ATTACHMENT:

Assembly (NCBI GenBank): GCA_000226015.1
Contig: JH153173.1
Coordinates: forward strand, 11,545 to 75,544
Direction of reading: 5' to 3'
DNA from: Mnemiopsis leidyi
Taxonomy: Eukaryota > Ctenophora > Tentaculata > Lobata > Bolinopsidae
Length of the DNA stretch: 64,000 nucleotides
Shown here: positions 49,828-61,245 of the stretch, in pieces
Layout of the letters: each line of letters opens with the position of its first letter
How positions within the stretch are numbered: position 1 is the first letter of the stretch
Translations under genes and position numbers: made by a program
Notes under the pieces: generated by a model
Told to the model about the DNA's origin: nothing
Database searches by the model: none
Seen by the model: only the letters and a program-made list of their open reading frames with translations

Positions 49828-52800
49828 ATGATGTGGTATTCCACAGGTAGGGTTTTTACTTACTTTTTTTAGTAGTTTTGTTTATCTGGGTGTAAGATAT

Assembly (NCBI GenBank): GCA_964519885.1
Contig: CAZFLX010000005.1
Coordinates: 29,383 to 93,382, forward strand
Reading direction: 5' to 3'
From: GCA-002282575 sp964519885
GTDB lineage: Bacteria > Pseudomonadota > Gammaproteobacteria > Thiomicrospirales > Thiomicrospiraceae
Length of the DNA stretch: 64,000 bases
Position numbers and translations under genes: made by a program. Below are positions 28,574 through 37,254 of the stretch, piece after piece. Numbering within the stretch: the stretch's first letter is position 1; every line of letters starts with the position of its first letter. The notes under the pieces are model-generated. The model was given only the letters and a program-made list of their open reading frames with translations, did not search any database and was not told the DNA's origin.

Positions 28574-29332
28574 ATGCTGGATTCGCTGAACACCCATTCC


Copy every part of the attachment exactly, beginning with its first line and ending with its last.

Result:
Assembly (NCBI GenBank): GCA_000226015.1
Contig: JH153173.1
Coordinates: forward strand, 11,545 to 75,544
Direction of reading: 5' to 3'
DNA from: Mnemiopsis leidyi
Taxonomy: Eukaryota > Ctenophora > Tentaculata > Lobata > Bolinopsidae
Length of the DNA stretch: 64,000 nucleotides
Shown here: positions 49,828-61,245 of the stretch, in pieces
Layout of the letters: each line of letters opens with the position of its first letter
How positions within the stretch are numbered: position 1 is the first letter of the stretch
Translations under genes and position numbers: made by a program
Notes under the pieces: generated by a model
Told to the model about the DNA's origin: nothing
Database searches by the model: none
Seen by the model: only the letters and a program-made list of their open reading frames with translations

Positions 49828-52800
49828 ATGATGTGGTATTCCACAGGTAGGGTTTTTACTTACTTTTTTTAGTAGTTTTGTTTATCTGGGTGTAAGATAT

Assembly (NCBI GenBank): GCA_964519885.1
Contig: CAZFLX010000005.1
Coordinates: 29,383 to 93,382, forward strand
Reading direction: 5' to 3'
From: GCA-002282575 sp964519885
GTDB lineage: Bacteria > Pseudomonadota > Gammaproteobacteria > Thiomicrospirales > Thiomicrospiraceae
Length of the DNA stretch: 64,000 bases
Position numbers and translations under genes: made by a program. Below are positions 28,574 through 37,254 of the stretch, piece after piece. Numbering within the stretch: the stretch's first letter is position 1; every line of letters starts with the position of its first letter. The notes under the pieces are model-generated. The model was given only the letters and a program-made list of their open reading frames with translations, did not search any database and was not told the DNA's origin.

Positions 28574-29332
28574 ATGCTGGATTCGCTGAACACCCATTCC